Innovation management boosts and secures your CX
By Calton Nhando, digital consultant at IndigoCube.
The customer experience (CX) has evolved rapidly in the past decade. Change is the only constant, so what works today won’t necessarily work tomorrow. And the world that companies face today is vastly different from the one they were accustomed to dealing with just a few years ago. Yet, even that world was different from the one that came before it. The result is that customers are now more empowered in how they make their purchase decisions than ever before.
It’s true that the pace of change today is far greater than we have experienced before, but the fact remains that companies must deal with a changed CX and a completely overhauled customer environment, says Calton Nhando, digital consultant at IndigoCube .
Previous changes to the CX included things like mass manufacturing, retail supermarkets and chain stores, catalogues, call centres, Web sites and the Internet, TV buying and more. And, like those previous changes, today’s CX is the result of technological advances. It will undoubtedly not be the last change.
Digital is the loose, catchall phrase that’s been popularised in the media that encompasses the new technologies, methodologies and business models that define new ways of engaging customers and even developing businesses themselves. But digital is about feeding us data, which is what tells us what is happening. It doesn’t tell us why something happens. Because data is not evidence.
The new methodologies, models and technologies encompass agile and lean from both the business model and software development (which equates to product development in a digital world) perspectives, DevOps, process improvement, integration, automation, growth hacking, co-creation, sustainability from a growing number of perspectives, and so many more.
We’re prone to getting caught up in all of these phrases. People are selling lean or agile, or they’re punting DevOps, or integration, automation, analytics, product experimentation – some punt these as the digital silver bullet. Some are exceptionally useful, but none can be called the cure-all to digital enablement. It would be more accurate to say that these and others can work in various combinations to provide effective solutions dependent on industry, sector, customers and individual businesses. The truth is that there will never be a one-size-fits-all solution.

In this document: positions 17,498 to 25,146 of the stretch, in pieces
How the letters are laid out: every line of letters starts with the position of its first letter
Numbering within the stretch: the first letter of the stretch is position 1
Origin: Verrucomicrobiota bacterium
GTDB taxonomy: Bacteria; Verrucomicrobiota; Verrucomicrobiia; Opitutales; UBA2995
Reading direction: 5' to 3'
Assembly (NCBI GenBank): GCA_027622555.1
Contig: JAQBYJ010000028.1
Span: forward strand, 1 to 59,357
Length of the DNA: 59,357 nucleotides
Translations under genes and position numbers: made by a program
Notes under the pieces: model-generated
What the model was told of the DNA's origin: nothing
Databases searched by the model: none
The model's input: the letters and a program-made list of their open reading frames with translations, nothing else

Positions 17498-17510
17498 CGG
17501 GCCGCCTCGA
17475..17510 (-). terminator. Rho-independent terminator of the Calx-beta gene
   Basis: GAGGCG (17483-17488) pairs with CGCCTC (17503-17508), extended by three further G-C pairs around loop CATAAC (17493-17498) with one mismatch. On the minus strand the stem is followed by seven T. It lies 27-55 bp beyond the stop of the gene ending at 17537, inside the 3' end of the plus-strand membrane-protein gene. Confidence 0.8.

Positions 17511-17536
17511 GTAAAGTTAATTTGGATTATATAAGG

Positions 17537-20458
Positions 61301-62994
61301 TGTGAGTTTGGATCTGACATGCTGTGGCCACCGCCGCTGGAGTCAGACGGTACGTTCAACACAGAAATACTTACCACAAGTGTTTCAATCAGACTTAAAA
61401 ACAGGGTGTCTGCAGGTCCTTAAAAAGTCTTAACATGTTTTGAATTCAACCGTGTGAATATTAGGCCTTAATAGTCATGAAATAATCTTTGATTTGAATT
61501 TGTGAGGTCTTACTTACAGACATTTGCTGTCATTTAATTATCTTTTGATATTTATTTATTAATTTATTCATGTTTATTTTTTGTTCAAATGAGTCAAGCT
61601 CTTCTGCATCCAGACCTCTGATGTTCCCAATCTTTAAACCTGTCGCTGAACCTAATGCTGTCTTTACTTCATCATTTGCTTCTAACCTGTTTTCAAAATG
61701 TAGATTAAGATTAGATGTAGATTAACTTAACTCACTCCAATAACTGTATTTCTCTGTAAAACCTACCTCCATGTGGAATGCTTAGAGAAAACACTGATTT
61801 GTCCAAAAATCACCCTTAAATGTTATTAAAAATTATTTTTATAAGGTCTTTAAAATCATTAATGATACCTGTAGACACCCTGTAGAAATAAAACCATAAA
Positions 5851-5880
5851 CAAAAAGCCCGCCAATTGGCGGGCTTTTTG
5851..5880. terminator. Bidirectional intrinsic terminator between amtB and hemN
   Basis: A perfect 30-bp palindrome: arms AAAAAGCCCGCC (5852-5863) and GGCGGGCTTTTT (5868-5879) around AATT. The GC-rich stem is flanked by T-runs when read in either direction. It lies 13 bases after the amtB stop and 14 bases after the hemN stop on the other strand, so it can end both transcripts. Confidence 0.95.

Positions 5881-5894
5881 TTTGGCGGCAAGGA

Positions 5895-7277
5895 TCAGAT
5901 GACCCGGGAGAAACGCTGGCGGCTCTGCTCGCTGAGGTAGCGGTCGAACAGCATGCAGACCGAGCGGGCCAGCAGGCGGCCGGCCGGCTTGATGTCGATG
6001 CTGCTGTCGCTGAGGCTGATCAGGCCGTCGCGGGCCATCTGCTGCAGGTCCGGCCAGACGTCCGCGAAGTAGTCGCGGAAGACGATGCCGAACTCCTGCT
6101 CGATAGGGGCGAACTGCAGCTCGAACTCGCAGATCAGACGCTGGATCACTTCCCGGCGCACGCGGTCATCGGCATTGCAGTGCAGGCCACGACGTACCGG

It highlights one thing for me: that the real challenge companies face with the CX is in how they cope with change, how they stay in tune with the evolving markets, and how they change themselves. Regardless of what that change may be. Today it’s digital. Once upon a time it was mass manufacturing. At another time it was retail chains, then franchises, business computers then personal computers. The point is that change has been happening to businesses since the very first businesses opened up shop.
More recently, those who succeeded in the opening stages of the e-commerce era, such as Amazon, survived and thrived not because they did e-commerce. If that was the case then every business that wasn’t doing e-commerce would have gone bankrupt. But Amazon today has brick-and-mortar stores of its own proving that there’s validity in the argument for at least a partially traditional business model.
Businesses like Amazon did well because they were innovative and they were able to continually innovate. They were able to manage their innovation so that they invested in keeping up with the changes happening in their markets.
Borders was one of the biggest bookstores in the US; it’s now gone. Just as the rest of the world was opening digital storefronts, it decided to outsource its e-commerce to Amazon and instead ploughed money into refurbishing its physical stores. At the same time, Barnes & Noble reportedly eased back on the sales of digitally competing products such as DVDs and CDs and instead opened an e-commerce facility of its own. It didn’t close all its physical stores, but kept up with the times through its digital storefront. It even brought out its own e-reader, just like Amazon. Barnes & Noble is still around today and Amazon now has physical stores of its own, but Borders is a name not many South Africans are familiar with.
Amazon and Barnes & Noble were able to innovate. Borders misunderstood the evolution occurring in the customer experience that was shifting out of brick and mortar into the online realm. Amazon stole a march on the pack because it was bleeding-edge innovative. Barnes & Noble played catch-up, because it had an innovation competence strong enough to keep it in the game.
Digital technologies, competencies, methods and business models may be the flavour of the month, quite possibly the next decade, but they are most certainly not the end of the evolving customer experience.
Companies that run to simply catch up with these digital systems and solutions will have a tough time the next time there’s a serious market evolution. Those with robust innovation management capabilities will be healthy today and continue to be healthy in the future.